How Are "Death Stocks," Like Funeral Homes, Doing?
Death and taxes might be the two certainties of life. And when it comes to investing, taxes are unavoidable as well.
But investors do have a choice when it comes to death and whether or not it belongs in their portfolio.
Some might speculate the so-called death-care industry might be doing well given the aging population. But to find out if death stocks might warm over your portfolio, we can create a custom stock index we’ll call the death-dex. This index tracks how well six large publicly traded funeral- and death-related stocks have done in the near and long term.
First, here’s a run-down of the death stocks I’ve included in the death-dex:
- Hillenbrand (HI)
- Stewart Enterprises (STEI)
- StoneMor Partners (STON)
- Carriage Services (CSV)
- Service Corp. (SCI)
- Matthews International (MATW)
After analyzing these stocks, using S&P Capital IQ’s custom index function, investors see a clear picture that death has been lucrative for investors.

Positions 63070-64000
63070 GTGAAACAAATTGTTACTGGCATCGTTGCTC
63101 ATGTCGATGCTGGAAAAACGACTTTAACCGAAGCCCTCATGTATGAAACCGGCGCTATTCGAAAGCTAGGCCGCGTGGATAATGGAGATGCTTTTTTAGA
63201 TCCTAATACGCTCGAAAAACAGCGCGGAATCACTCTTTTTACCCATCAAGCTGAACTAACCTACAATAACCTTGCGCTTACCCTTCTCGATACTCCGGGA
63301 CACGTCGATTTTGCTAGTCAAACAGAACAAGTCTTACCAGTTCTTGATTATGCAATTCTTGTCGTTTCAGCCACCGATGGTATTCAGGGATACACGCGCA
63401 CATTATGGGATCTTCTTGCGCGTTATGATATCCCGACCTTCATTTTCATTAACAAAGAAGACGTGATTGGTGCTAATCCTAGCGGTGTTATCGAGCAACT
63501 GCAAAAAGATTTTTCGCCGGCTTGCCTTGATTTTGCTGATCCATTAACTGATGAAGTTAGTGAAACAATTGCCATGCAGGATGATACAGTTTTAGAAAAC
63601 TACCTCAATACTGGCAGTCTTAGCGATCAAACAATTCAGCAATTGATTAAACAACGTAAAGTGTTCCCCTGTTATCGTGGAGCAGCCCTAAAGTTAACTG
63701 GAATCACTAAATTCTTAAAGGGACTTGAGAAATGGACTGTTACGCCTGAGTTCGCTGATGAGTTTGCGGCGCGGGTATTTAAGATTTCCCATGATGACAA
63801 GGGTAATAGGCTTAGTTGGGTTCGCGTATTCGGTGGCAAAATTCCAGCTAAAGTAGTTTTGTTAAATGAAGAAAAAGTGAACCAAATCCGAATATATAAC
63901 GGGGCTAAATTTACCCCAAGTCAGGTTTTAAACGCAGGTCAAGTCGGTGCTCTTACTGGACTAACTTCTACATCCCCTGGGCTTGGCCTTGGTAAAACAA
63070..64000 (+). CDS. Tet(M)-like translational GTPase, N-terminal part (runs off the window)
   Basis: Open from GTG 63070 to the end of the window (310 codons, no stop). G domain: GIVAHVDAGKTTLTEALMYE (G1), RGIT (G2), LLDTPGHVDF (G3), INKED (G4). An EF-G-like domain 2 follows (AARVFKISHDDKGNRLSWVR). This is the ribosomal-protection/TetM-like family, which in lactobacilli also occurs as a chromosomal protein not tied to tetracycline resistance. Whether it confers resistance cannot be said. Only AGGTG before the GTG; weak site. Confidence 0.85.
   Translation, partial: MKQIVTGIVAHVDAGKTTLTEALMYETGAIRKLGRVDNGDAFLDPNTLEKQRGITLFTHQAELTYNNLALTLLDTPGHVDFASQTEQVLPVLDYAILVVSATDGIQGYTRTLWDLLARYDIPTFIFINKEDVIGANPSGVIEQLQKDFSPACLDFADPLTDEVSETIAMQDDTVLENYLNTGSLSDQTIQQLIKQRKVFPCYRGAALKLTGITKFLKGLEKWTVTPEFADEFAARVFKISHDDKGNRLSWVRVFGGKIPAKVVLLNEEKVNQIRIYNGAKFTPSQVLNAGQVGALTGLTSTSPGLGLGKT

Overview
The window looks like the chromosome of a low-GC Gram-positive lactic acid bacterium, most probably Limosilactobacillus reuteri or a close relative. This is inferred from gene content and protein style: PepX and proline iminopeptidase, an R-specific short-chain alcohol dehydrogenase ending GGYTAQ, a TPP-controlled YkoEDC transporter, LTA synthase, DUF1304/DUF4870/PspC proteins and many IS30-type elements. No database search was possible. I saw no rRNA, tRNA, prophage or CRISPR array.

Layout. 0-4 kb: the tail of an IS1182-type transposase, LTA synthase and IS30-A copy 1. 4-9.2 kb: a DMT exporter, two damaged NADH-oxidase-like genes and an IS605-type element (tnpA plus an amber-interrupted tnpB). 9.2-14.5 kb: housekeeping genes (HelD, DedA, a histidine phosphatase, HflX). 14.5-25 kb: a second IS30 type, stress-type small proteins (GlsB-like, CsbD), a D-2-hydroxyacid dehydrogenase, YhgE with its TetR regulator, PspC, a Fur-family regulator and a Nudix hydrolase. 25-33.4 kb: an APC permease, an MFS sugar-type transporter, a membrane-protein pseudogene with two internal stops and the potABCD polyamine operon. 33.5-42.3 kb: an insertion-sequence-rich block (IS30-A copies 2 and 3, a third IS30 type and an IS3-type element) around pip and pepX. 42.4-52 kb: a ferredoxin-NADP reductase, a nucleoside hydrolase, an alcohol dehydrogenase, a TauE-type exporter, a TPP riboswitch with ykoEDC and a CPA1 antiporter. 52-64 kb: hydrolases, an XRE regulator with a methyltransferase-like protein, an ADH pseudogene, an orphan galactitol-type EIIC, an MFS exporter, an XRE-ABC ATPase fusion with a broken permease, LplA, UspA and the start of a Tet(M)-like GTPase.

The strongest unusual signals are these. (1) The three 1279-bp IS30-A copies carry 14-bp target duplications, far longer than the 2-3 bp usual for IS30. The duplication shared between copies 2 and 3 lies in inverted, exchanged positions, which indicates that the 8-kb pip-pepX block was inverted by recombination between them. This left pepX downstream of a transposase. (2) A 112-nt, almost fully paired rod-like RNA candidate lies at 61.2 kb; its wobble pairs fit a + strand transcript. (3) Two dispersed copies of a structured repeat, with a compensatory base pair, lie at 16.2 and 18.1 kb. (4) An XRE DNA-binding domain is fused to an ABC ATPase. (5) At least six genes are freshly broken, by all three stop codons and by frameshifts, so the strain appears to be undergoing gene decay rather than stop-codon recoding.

The death-dex is up more than 5% this year. That might not sound great until you consider that the Standard & Poor’s 500 index was essentially flat during the year.
Longer term, death has been pushing up returns, too. Over the past three years, the death-dex is up more than 60%, topping the S&P 500’s roughly 40% gain. Over the past 10 years, death has been even more sweet to investors, relative to other stocks. The death-dex has rocketed more than 60% over the past 10 years, topping the roughly 10% gain by the S&P 500.
To answer your question, death stocks have performed significantly better than most stocks over the near and longer term.
But before you dig up some funeral stocks and add them to your portfolio, some caution is in order. Remember that just because some stocks have done well over recent years doesn’t mean that out-performance will continue. Industry trends can change and dramatically alter the profitability of the players.
Even so, the death-care industry has certainly generated some hair-raising returns for investors, even as the rest of the market has been largely dead.